Cover

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Title Page, Copyright, Dedication

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Contents

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Acknowledgments

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pp. ix-xiv

This book explores a variety of issues about the importance of sincerity and freedom of speech, in morality and in the law. It began as two lectures offered in honor of two inspiring women: “Lying and the Murderer Next Door,” given in honor of Mala Kamm at New York University, and...

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Introduction

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pp. 1-4

We cannot develop or flourish in isolation. Our mutual interdependence is not merely material but also, importantly, mental. The exchange of thoughts, beliefs, emotions, perceptions, and ideas with others is essential to each person’s ability to function well as a thinker and as a moral agent...

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1. Lies and the Murderer Next Door

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pp. 5-46

Benjamin Constant famously complained about a “German philosopher” who implausibly maintained that “it would be a crime to lie to a murderer who asked us whether a friend of ours whom he is pursuing has taken refuge in our house.”² In response to this allegation, Immanuel...

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2. Duress and Moral Progress

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pp. 47-78

The dominant view about duress holds that, generally, unjustified or wrongfully exerted coercion entirely exonerates the party subjected to undue pressure from responsibility for whatever actions the duress produces.¹ This is a powerful and attractive view. It makes sense, other things...

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3. A Thinker-Based Approach to Freedom of Speech

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pp. 79-115

Chapter One argued that because of its potential for precision and directness, discursive communication plays a special role in our moral lives. Its reliability renders possible, for example, commitments of trust under fraught circumstances of the kind that I have just discussed in Chapter...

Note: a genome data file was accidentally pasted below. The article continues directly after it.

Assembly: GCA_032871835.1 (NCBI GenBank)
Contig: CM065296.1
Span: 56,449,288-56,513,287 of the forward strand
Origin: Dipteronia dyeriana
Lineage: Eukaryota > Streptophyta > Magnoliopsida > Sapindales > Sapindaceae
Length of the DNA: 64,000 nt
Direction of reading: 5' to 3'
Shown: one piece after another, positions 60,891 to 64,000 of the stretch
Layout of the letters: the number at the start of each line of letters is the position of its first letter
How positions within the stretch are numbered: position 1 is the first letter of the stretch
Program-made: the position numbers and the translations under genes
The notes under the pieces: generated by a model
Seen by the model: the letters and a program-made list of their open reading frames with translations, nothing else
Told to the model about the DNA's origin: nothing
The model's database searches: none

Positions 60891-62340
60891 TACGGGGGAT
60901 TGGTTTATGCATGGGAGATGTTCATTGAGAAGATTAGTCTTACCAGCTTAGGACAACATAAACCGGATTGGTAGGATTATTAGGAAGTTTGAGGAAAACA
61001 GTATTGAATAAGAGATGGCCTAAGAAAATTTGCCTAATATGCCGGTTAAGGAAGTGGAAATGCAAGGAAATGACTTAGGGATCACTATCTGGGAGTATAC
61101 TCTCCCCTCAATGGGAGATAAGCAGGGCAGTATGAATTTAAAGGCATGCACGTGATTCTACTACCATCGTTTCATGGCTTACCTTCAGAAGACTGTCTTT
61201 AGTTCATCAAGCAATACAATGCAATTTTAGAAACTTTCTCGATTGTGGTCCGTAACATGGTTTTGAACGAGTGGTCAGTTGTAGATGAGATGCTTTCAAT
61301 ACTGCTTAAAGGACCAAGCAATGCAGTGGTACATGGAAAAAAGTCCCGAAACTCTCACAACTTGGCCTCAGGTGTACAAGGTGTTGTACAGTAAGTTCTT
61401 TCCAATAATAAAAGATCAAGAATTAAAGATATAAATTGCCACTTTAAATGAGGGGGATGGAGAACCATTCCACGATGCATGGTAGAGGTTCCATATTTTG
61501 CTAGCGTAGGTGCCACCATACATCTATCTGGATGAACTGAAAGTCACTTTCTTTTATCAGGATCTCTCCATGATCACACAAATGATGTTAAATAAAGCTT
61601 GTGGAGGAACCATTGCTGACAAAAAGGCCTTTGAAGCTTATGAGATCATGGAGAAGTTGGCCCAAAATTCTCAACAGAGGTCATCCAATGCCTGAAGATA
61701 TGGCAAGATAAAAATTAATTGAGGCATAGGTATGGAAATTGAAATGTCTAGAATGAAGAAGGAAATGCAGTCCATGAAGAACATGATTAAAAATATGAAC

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4. Lying and Freedom of Speech

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pp. 116-156

In Chapter One, I argued that a lie is an assertion that the speaker knows she does not believe, but nevertheless deliberately asserts, in a context that, objectively interpreted, represents that assertion as to be taken by the listener as true and as believed by the speaker. Given that understanding...

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5. Accommodation, Equality, and the Liar

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pp. 157-181

In Chapter Four, I argued that legal regulation of lies need not violate freedom of speech. In particular, I contended that well-crafted regulations need not be content-discriminatory in any normatively significant way, that the permissible regulation of lies does not require a particularized...

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6. Sincerity and Institutional Values

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pp. 182-224

Previous chapters have focused on the sincerity, promissory fidelity, and free expression of individuals. I have argued that we have a basic, compulsory responsibility to establish and maintain feasible conditions under which we can understand and carry out our moral duties. This requires...

Index

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pp. 225-234